Art for Food
At art galleries, where University of the Pacific professor Trent Burkett normally shows his work, people come specifically to enjoy and view the pieces. At MICHAEL MINA, a fine dining restaurant in San Francisco, Burkett's art is appreciated not as an art exhibit but as a functional and aesthetically pleasing part of the total dining experience.
Burkett's art can be seen throughout the restaurant, but not on the walls. Instead, it is on the tables serving as the plateware.
Michael Mina, creator of the re-imagined and re-located restaurant that bears his name, wanted to create an organic feel for his San Francisco restaurant, and part of that vision included having hand-made plates, serving platters and other dishes, where each piece is not an exact duplicate of the one at the next table.
Each individual dish has a life of its own before it is used in the restaurant, and is used to enhance the food and the ambiance of the dining experience. "Not only are my dishes artwork that will be seen by many people, but they are enhanced by the color, texture and display of the artwork that the food placed on them creates," Burkett said.
The restaurant, which is on the site of what used to be the restaurant Aqua, serves modern American cuisine that Mina and Chef de Cuisine Jeremy Ravetz create using sensibilities with Japanese ingredients and French influence. In an effort to create an elegant, contemporary dining experience with a natural and relaxed feel, every detail was taken into consideration: from the architecture, to the plating of the food, to the handmade plateware.
Burkett, along with Jered Nelson and California State University in Sacramento Professor Scott Parady, was approached by Frost Tsuji Architects (FTA) in May about making all of the dishes for the restaurant. Wendy Tsuji from FTA knew about Burkett because she had purchased one of his and Parady's pieces for her personal collection some time earlier. When visiting a gallery, Tsuji was reintroduced to Burkett's art, and then offered Burkett and the other artists a position creating functional art to be used as dishes for the restaurant.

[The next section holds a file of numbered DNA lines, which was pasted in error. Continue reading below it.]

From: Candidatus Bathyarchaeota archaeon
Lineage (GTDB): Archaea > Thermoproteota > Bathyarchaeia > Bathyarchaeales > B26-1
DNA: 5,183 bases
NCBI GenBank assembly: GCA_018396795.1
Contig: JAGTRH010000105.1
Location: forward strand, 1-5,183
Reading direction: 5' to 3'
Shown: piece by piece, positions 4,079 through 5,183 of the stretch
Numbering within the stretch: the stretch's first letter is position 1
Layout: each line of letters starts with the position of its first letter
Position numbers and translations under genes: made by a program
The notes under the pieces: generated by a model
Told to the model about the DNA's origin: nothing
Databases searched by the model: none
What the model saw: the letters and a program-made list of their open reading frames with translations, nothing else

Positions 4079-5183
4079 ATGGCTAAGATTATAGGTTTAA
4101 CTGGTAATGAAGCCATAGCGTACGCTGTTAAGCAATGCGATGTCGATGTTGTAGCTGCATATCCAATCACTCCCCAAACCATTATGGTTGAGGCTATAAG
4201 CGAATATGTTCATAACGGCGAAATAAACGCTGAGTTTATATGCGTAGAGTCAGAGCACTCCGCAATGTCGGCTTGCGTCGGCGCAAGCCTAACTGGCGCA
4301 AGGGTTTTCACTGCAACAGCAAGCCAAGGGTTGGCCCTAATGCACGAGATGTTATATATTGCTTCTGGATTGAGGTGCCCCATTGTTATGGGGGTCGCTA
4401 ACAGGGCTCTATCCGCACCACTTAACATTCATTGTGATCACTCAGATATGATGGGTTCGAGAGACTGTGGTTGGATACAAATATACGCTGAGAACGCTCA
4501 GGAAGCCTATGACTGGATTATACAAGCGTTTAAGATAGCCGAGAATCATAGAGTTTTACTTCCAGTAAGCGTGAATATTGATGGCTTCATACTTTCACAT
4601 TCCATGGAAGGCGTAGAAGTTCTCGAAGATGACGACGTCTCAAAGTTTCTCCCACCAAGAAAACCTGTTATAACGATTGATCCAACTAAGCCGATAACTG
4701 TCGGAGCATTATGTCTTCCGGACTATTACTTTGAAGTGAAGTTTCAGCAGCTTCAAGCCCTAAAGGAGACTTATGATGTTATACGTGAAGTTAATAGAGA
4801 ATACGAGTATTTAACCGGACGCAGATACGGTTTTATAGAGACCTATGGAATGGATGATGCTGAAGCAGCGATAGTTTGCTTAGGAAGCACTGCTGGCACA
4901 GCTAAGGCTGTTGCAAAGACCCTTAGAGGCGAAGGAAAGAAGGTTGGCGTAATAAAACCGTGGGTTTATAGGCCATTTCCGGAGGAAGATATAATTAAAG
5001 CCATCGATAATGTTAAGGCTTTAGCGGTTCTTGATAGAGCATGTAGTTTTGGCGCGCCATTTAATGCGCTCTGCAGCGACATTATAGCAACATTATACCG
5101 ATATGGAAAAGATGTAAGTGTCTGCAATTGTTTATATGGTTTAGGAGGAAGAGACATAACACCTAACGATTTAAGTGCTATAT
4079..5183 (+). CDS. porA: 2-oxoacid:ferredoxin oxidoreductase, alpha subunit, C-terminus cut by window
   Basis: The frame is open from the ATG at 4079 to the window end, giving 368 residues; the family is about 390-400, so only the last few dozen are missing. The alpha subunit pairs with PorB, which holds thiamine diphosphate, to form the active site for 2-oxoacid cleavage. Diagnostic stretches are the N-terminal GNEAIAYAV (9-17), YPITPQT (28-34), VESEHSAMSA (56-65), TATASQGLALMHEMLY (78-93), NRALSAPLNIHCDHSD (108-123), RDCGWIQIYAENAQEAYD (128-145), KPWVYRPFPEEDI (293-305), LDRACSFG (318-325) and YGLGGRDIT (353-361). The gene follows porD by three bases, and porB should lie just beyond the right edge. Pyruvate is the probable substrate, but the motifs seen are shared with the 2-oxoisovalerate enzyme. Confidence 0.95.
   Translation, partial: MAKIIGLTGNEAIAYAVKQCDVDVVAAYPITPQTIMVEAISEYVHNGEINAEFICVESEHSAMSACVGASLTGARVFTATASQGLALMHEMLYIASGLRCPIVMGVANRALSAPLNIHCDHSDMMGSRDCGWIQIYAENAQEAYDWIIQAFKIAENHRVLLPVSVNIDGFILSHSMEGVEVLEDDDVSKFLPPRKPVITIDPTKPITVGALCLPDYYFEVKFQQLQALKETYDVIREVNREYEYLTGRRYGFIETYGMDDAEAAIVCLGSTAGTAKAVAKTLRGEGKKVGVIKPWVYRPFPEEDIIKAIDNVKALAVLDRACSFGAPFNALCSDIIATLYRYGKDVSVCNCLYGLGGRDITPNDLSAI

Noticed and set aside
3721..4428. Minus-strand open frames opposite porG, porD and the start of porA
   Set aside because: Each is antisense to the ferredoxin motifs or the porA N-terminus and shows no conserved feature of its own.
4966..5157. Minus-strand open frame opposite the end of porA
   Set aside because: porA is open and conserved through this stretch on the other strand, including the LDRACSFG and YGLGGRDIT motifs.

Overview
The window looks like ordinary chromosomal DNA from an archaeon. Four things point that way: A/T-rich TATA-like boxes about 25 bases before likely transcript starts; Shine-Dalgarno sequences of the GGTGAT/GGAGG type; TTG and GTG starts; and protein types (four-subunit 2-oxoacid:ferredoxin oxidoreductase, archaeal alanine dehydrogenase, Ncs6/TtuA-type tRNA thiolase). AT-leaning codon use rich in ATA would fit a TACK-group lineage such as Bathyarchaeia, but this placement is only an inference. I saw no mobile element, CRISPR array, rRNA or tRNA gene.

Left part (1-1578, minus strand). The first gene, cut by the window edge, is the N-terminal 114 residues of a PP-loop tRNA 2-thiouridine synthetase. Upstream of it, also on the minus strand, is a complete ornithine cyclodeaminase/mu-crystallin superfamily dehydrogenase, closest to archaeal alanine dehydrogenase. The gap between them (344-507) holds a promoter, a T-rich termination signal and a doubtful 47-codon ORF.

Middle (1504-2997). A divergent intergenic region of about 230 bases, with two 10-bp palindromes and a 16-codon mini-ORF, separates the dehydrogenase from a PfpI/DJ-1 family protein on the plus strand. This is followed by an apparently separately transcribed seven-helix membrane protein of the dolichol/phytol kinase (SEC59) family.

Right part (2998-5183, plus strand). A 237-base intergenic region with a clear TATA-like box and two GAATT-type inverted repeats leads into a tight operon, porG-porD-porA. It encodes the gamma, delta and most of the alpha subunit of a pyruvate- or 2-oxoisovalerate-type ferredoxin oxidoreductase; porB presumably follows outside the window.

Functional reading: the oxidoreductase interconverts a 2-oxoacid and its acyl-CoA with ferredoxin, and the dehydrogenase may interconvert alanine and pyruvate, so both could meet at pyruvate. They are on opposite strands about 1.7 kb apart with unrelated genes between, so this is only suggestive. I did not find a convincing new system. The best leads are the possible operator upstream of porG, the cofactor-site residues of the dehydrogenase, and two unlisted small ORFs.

The process of creating the plateware began with Tsuji gathering feedback from the cooks. She then came up with designs for the plates and brought those to Burkett, Nelson and Parady. This included drawings of various forms and functional criteria. Prototypes were then created for approval by the chefs. Each handmade bowl, plate and cup had to meet exact dimensions specified by the restaurant staff.
"In a sense for us, the work in the restaurant is like having a continuous exhibition, but held within the context of an elevated dining experience that focuses on the beauty of food and utilitarian wares," Burkett said. "Many people who enter the restaurant will not know the plates they are eating off of are handmade, and it causes an artist to appreciate their own work in a different light."
The first order Burkett received was for 350 pieces of dinnerware. Subsequent orders have increased to total about 450 pieces. All the pieces he made were marked with his chop, a device that allows him to imprint his initials into a piece while it is drying. The project is far from finished. He continues to work with Mina on concepts for new tableware, as the restaurant's chef develops new dishes.
Burkett, an associate professor at Pacific in the Department of Visual Arts, has worked for the last 10 years teaching students the art of ceramics and sculpture while working on his own mixed-media pieces. This project has allowed him to use it as an experiential learning opportunity for his students. He often incorporates techniques used in his artwork in his classes at the University. For the restaurant project, he has also taken on Jessica Fong, a sophomore working towards a BFA in visual art, Shilo Gastello, a senior BFA student, and recent alumni Lauren Carter and Brooke Cashion, as apprentices. This project has afforded them a unique opportunity to learn about all the aspects of designing and creating work for a client, as well as the challenges of creating functional art that will do more than just be on display.
Although his work is not being viewed in the traditional gallery setting, Burkett is pleased that thousands of people will be able to appreciate his work while using it at the restaurant. "MICHAEL MINA is serving artwork along with food. The combination of the atmosphere, the plating of the food, and of course, the dishes, is artwork in itself that I am proud to be a part of."
Professor Burkett's role in the Michael Mina plateware was featured in this Sacramento Bee article.